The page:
Anti-fascism

Fash mob

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The racist English Defence League (EDL) seem to be developing a new strategy for continuing their campaign of hatred against the Muslim community following their failure to pull off "the big one" in Bradford last month.


Photo: Valerios Theofanidis

Their self-imposed leader, Tommy Robinson, wrote to supporters saying, "The mood of members has been somewhat low since the Dudley demo... Yes, we had one bad demo... We need to forget the past and look forward to the future."

EDL - racist leagues on the defensive

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After taking a short break to allow their friends in the Nazi British National Party (BNP) to have a free hand in the general election, the racist English Defence League (EDL) are once again back on the streets.

But one thing has become very clear: things are not going as planned for the EDL.

The first protest they called after the recent general election was in Newcastle on Saturday 29 May. The EDL organisers of the protest told the police they expected 5,000 people to attend. On the day they could barely claim a tenth of that number. Greeting them was a thousand-strong Unite Against Fascism (UAF) counter-demonstration, supported by a large number of trade unionists and local Muslim people. The day ended with Newcastle and Sunderland EDL supporters fighting each other.

EDL divisions develop

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Two important protests, in Bolton and Dudley, have taken place since Socialist Review published the article "English Defence League Uncovered" in March.

Bolton was the most serious. Up to 3,500 anti-fascists confronted around 800 English Defence League (EDL) supporters. What marked Bolton out from the 13 other counter-EDL protests of the last eight months was the ferocity of the police. For hours they attacked Unite Against Fascism (UAF) supporters, using police dogs and horses (see Frontlines last month).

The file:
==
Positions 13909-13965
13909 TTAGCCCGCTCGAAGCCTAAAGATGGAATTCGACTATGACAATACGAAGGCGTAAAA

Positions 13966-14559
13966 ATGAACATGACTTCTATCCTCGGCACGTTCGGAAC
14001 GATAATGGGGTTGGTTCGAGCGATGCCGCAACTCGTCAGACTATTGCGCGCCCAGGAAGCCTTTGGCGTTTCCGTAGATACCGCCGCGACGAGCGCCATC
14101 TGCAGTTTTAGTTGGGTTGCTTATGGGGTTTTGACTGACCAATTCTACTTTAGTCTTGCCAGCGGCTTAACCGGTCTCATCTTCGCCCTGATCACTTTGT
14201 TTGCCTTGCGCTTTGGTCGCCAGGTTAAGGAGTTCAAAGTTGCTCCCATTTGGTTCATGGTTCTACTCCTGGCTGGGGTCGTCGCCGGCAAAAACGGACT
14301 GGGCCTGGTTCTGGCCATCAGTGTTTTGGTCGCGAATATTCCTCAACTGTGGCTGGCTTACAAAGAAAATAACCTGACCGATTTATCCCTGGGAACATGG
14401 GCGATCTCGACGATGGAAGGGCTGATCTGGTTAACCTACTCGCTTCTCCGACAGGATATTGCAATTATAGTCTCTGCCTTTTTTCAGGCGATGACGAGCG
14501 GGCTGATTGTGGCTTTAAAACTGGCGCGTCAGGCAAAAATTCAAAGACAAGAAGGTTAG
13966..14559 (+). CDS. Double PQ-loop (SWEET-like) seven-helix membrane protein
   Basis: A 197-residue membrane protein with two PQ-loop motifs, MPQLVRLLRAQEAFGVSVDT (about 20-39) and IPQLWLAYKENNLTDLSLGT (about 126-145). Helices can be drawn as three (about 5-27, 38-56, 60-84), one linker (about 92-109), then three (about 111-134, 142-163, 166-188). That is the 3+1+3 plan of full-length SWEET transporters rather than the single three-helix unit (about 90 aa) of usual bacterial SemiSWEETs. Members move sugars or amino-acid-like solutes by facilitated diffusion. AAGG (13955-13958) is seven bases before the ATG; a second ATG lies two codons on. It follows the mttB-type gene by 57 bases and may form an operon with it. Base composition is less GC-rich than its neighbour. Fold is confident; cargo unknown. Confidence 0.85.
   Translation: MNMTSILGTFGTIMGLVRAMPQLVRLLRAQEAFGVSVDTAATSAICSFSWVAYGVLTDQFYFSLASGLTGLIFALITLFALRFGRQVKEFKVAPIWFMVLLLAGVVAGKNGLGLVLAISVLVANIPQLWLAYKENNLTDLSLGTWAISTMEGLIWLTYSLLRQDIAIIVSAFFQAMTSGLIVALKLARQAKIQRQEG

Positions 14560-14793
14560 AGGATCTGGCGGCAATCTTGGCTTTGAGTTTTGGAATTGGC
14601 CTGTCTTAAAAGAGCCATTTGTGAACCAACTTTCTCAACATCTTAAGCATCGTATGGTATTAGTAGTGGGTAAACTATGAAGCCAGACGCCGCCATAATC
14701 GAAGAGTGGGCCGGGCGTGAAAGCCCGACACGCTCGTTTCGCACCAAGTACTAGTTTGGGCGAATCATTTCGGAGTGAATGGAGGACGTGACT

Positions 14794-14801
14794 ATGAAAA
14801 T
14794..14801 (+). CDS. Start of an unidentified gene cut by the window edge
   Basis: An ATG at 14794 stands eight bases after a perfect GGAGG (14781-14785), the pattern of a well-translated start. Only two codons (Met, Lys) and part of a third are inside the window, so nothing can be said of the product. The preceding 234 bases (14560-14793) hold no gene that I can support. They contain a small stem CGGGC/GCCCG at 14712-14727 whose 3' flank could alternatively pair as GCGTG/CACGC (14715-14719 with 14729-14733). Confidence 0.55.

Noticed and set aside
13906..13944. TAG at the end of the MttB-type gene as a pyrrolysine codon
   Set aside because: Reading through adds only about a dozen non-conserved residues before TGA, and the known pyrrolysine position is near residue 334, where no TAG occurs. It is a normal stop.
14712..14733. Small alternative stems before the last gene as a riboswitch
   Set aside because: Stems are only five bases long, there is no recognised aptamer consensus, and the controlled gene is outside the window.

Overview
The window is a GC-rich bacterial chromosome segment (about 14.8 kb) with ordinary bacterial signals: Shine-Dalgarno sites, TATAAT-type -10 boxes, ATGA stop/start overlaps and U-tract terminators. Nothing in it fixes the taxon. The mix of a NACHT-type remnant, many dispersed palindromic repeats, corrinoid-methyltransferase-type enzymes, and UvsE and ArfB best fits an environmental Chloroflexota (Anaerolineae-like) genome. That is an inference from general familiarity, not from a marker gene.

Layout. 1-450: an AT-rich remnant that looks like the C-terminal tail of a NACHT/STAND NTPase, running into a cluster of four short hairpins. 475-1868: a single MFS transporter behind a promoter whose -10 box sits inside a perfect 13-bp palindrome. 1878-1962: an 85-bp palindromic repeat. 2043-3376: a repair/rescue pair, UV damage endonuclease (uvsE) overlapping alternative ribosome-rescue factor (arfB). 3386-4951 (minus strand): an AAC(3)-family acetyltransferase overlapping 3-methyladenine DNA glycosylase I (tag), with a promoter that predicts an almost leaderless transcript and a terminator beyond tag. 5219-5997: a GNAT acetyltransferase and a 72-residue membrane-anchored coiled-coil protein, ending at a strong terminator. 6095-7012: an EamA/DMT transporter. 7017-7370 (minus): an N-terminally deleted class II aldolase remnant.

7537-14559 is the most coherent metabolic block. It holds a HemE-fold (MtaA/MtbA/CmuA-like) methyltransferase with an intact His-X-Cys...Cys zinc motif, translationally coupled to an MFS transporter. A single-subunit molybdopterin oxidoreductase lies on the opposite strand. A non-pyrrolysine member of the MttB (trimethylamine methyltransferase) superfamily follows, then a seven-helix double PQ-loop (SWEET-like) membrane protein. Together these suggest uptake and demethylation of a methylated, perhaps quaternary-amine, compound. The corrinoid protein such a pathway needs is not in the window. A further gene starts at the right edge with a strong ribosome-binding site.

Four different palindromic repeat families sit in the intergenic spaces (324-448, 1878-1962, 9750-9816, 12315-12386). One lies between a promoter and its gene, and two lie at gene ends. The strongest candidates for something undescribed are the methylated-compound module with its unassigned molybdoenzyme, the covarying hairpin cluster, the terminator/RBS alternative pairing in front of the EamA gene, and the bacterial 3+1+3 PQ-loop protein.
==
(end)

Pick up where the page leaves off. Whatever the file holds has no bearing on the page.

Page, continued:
The police - whose side are they on?

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The brutality with which Greater Manchester Police (GMP) attacked anti-fascists in Bolton last month shocked many.



In the run-up to the 20 March Unite Against Fascism (UAF) counter-protest it could have been anticipated that the English Defence League (EDL) boot-boys would use intimidation and threats. But it wasn't just the fascists who were out to crush their opponents.

The BNP and EDL

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A new racist political group is organising on the streets. They call themselves the English Defence League, but who are they and what do they represent? Martin Smith investigates

Alan Lake is a middle aged English businessman. Last September he addressed an anti-Islam conference organised by the racist Sweden Democrats in Malmo. This shady figure told delegates that it was necessary to build an anti-Jihad movement that was "ready to go out onto the street". He also claimed that he and his friends had already begun to build alliances with football supporters.